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Increase in electricity rates and plight of senior citizens

22 April 2013 06:30 pm - 3     - {{hitsCtrl.values.hits}}

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The increase in electricity costs is the latest to hit the public, especially the lower and middle class who are desperately attempting to live in an economically sustainable environment. It appears that all those in charge of public welfare, the coterie of Ministers and deputies have forgotten that what the people expect from them is not some impossible utopia but a realistic attitude towards seeing that they have a little bit of the amenities that their representatives appear to be enjoying with a total lack of concern for the people who gave them the vote.

Today there is a break down in health services; in fact one has only to visit any provincial or base hospital to see the lack of facilities’ in them. Beds are limited and more often than not one sees two or even three patients on a bed; the doctors tend to prescribe drugs which the hospital pharmacy does not have and so patients who can ill afford have to borrow money to get the prescribed drug. One must say, given the facilities available that the doctors do go through a great deal of trouble to at least temporarily give relief to the numerous patients who trek into their hospitals from distant places. But then for the slightest sniffle one would hear that a politician has entered a private hospital and one wonders who pays the exorbitant prices they charge, maybe this is one of the many perks politicians enjoy! As a one time well known politician said on TV news programme, the politicians pay only Rs 2000 for their personal electricity consumption. One wonders whether with the electricity hike they too will have   to pay the new rates or whether once again like everything else the electricity bills they receive too will not reflect the new price revision !

In fact it is seldom that we see any politician waiting for a crowded bus or train, we people are the commoners, the discards whose only purpose appears to be, to pay indirect taxes for their purchase on essential consumer goods.

It really is sad that the government does not consider the plight of the people who are often called to bear the brunt of their confused policies. During the thirty years war successive governments while promising the long awaited utopia urged the people to sacrifice and tighten their belts since the government had to bear the war costs. As the euphoria of the war victory diminished the people heaved a sigh of relief cause they believed rather foolishly and optimistically that at least a fraction of the money spent on the war will be diverted to ease the burdens they had so stoically borne , but that was not to be , now the latest concept the government is placing emphasis is not the sacrifice slogan but rather we must spend the money we have to develop our life patterns. Leaving aside the marginalised many of whom have not yet received their Samudri allowance what about the fixed wage earner and the retired senior citizens especially those who have retired before 2006. The promise of rectifying the anomaly of their pensions is yet in abyss and many must be wondering how they can bear the increase in electricity rates.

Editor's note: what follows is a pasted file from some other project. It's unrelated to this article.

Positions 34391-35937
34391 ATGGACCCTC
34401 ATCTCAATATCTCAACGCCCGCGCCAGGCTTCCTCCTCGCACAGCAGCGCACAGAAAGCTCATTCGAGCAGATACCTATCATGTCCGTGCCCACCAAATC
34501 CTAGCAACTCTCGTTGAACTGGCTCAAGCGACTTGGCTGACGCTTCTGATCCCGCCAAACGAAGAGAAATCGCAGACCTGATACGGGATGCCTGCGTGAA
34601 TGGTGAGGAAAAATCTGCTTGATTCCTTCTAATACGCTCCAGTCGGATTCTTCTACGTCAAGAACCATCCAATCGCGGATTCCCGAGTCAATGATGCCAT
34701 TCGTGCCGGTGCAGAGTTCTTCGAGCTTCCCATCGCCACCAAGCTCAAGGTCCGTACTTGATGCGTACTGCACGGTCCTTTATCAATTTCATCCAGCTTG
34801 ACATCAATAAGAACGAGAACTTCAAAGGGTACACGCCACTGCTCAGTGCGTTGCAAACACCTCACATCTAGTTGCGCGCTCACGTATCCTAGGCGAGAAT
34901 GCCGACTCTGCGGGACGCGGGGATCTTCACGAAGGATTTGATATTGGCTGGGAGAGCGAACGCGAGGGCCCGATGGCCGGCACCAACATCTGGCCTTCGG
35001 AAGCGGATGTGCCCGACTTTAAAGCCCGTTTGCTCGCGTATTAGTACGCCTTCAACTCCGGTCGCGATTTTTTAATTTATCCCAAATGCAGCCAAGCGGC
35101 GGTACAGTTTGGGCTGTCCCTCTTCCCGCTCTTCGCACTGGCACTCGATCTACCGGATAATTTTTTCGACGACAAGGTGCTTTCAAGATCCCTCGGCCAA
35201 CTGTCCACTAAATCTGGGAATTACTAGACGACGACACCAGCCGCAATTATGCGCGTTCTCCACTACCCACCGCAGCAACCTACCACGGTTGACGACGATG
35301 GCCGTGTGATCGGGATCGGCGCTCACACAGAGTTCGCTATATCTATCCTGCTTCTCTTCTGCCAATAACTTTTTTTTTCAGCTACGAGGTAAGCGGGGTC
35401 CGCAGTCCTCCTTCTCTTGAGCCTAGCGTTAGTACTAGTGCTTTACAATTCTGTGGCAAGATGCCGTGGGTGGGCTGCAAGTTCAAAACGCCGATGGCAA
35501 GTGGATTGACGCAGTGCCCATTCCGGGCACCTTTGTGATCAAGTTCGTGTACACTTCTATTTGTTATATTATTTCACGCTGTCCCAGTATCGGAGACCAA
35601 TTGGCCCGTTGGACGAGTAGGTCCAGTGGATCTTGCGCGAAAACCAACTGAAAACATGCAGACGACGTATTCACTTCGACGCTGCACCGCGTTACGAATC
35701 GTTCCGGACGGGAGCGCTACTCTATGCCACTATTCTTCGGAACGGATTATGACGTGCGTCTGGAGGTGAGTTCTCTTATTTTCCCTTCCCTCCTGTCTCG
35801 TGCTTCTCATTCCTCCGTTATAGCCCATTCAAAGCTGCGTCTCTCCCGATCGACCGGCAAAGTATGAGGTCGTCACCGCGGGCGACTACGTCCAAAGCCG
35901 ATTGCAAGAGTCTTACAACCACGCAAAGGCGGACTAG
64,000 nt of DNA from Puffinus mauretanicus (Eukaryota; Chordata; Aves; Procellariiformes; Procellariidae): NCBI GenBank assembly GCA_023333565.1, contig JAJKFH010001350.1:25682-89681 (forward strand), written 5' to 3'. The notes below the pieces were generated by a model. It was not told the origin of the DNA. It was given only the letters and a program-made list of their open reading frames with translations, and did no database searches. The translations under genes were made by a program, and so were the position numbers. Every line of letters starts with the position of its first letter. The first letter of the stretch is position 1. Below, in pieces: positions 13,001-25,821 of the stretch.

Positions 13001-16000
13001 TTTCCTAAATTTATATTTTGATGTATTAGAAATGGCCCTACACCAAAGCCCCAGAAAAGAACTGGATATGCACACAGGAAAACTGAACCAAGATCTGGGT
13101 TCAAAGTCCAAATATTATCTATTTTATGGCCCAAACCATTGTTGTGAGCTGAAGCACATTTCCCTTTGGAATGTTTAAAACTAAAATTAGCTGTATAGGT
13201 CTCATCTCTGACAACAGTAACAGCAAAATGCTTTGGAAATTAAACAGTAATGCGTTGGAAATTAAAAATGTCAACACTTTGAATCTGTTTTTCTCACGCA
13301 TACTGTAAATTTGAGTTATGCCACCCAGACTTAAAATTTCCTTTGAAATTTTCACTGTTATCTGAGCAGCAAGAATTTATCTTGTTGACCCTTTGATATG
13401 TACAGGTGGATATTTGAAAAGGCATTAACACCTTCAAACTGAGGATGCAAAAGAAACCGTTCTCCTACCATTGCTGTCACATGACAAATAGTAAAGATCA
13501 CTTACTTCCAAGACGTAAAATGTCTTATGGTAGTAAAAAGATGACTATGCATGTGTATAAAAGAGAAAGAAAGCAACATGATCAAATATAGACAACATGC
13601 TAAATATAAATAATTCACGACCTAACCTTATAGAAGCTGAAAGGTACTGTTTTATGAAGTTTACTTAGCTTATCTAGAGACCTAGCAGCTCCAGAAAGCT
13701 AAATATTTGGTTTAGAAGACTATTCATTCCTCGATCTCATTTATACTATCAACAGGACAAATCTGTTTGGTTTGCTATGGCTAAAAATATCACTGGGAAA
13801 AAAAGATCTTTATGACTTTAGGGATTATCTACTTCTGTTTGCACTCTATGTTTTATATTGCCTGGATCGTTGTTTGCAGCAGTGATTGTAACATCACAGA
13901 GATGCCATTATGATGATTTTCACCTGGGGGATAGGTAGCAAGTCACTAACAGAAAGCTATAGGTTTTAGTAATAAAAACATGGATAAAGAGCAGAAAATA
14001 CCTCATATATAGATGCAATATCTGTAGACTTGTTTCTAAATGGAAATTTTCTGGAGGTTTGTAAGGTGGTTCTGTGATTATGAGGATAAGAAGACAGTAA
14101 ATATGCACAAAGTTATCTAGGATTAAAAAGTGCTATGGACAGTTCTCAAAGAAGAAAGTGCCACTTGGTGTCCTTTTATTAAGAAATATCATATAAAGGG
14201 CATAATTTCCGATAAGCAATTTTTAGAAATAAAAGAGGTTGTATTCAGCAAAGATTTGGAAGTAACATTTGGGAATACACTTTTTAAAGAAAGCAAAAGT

Most public servants and retired employees from the private sector, have spent all their terminal benefits and savings on educating children / given away children in marriage/ extending their house. They do not have a regular monthly income for their day to day expenses and heavily dependent on the mercy of their children. Their children too may have been settled down elsewhere and not keen in inheriting the house owned by their parents. Finally, the aging couple is left with only a house, but without cash for their survival. A friend of mine sent me information regarding a new method of helping these senior citizens which has come into operation in some countries in the west. A new type of credit has been introduced in the name of ‘Reverse Mortgage’ and has been established . The definition ‘Reverse Mortgage’ it is a   type of mortgage in which a homeowner can borrow a monthly fixed installment of money over a period of 25 years, against the value of his or her house. No repayment of the mortgage (principal or interest) is required until the borrower dies or the home is sold. After accounting for the initial mortgage amount, the rate at which interest accrues, the period of the loan and rate of house and property price appreciation, the transaction is structured so that the loan amount will not exceed the value of the house over the life of the loan.





Often, the lender will require that there can be no other lieu’s against the house. Any existing lieu’s must be paid off with the proceeds of the reverse mortgage. In America the government itself is assisting those who want this type of assistance. Perhaps Helpage in Sri Lanka might be able to seek the assistance of one of the private banks in our country and work out the logistics since the website http://www.ncoa.org/news-ncoapublications/publications/ncoa_reverse_mortgage_booklet which has the details of such a project. The Ministry in charge of the welfare of senior citizens too can activate themselves to see how they can help the ever increasing number of senior citizens to live their twilight years in some type of comfort and security.
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  Comments - 3

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  • Ravi Tuesday, 23 April 2013 08:03 AM

    This kings hits people of the country every day blow the belt.

    Ravi Tuesday, 23 April 2013 08:08 AM

    At least they must increase the retirement age to 60.

    m.h Niamdeen Tuesday, 23 April 2013 05:41 AM

    Facts are true,but no one to take action in near future !!


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